A friend of mine who edits a website wrote this post some time ago and it still resonates. On this Monday after Easter, I appreciate being reminded that we all need to learn how to sit with one another in our graves — not because death is good, but because resurrection is possible.
I also appreciate being reminded of the grace I’ve received on this journey. I am not among those good and faithful pastors who somewhere along the way had the honesty to acknowledge that vocational ministry wasn’t for them (since my teenage years I’ve believed this is where I belong), but I definitely respect their journey. I get it. I’ve been in far too many dark, dark places in these nineteen years of full-time church life to pretend that I might not have ended up in their company.
Maybe I just don’t know how to quit. Maybe it is the mercy of being married to a man who won’t let me quit.
In any case, I can say after nineteen Easters as a pastor that as I look at the big picture of it, the staying has been a mercy. I am grateful I’m still serving the Church of Jesus Christ — still broken for his people, still passionate about preaching the Word. While a lot of vocational ministry isn’t what you’d call “fun,” I have found the grand sweep of it to be so very rewarding.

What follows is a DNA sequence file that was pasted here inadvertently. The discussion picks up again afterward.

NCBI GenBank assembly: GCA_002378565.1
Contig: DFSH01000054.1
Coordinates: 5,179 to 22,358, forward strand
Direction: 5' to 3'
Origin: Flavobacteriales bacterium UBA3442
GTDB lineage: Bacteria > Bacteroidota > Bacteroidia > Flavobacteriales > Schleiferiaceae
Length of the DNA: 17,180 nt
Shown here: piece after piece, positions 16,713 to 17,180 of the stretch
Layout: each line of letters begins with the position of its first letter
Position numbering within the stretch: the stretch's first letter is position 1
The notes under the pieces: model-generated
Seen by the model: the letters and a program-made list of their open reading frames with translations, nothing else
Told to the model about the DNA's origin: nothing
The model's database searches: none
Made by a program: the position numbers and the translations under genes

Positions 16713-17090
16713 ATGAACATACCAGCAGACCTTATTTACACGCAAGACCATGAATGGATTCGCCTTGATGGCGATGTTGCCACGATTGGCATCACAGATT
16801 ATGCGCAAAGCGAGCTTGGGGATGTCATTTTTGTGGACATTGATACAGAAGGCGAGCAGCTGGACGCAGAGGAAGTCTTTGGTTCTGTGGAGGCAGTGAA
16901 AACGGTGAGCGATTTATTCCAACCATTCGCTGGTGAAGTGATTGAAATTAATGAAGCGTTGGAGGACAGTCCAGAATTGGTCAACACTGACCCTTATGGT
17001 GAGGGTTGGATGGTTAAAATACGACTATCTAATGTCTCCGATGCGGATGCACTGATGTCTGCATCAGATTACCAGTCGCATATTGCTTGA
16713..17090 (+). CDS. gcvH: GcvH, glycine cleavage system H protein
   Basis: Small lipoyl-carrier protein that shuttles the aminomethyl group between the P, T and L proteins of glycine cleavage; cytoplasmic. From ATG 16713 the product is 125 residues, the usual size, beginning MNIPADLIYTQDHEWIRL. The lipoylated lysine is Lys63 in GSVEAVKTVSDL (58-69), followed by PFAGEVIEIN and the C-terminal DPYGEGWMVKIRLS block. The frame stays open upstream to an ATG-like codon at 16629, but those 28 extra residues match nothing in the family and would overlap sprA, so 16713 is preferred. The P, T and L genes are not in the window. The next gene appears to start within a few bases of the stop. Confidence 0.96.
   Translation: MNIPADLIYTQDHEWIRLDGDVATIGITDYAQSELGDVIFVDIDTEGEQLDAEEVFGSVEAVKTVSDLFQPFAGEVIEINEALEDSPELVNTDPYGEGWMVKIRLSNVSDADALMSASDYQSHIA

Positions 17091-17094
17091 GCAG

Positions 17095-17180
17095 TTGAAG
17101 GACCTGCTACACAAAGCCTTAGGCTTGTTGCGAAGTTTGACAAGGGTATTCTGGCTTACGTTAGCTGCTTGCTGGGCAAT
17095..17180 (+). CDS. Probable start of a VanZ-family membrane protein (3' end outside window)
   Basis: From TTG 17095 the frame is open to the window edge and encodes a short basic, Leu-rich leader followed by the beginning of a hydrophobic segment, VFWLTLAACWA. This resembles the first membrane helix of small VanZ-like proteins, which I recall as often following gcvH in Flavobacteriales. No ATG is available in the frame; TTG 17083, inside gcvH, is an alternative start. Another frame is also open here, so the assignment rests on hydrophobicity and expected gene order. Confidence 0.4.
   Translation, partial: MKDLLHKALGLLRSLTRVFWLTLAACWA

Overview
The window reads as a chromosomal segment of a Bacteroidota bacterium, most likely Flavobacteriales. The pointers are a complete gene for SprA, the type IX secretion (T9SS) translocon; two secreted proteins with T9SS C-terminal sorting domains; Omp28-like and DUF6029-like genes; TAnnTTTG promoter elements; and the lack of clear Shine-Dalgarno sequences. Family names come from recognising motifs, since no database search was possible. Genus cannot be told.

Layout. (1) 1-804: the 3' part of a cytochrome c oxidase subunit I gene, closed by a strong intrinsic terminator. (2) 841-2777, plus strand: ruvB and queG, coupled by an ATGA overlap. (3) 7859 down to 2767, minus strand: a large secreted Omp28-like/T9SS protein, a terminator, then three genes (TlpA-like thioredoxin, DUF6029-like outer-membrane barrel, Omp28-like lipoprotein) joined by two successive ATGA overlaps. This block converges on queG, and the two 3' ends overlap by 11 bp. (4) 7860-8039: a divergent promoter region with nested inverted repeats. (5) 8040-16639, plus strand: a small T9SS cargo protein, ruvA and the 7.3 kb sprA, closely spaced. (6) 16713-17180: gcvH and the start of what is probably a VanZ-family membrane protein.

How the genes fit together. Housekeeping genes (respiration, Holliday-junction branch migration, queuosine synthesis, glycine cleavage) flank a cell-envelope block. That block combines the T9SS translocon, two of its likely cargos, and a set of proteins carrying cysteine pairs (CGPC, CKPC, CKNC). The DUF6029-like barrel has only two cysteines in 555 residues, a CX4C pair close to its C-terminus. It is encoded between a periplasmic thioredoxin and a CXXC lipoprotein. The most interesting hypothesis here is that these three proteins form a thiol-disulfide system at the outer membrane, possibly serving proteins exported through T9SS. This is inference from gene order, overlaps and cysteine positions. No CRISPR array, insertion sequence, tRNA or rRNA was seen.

Not always easy, but always rewarding … always worth it.
There is a depth and beauty to honest, authentic ministry. It isn’t “gungho cheerleading,” as Jennifer says in her post. As she rightly notes, that kind of thing will stifle a spirit pretty quickly. What seems to work best is clinging to the cross … finding a personal resolve to know nothing but Christ and him crucified. It is rooting one’s faith in truth, not emotion, because emotions will kill a calling faster than just about anything.
But clinging to the cross? That is worth spending a lifetime on. Knowing Christ and him crucified is worth every drop of us, even as he expressed on the cross that we are worth every drop of him.
The story is true: Jesus is worthy. The cross is glorious. The good news is worth believing. The Kingdom to come is an absolute assurance. The resurrection is proof.
Blessings on you, my pastor friends, as you live into the resurrection on this glorious Monday, having spent yourself all weekend for the cause of Christ.
(Jennifer Woodruff’s beautifully expressed post on the vocation of serving Christ is here.)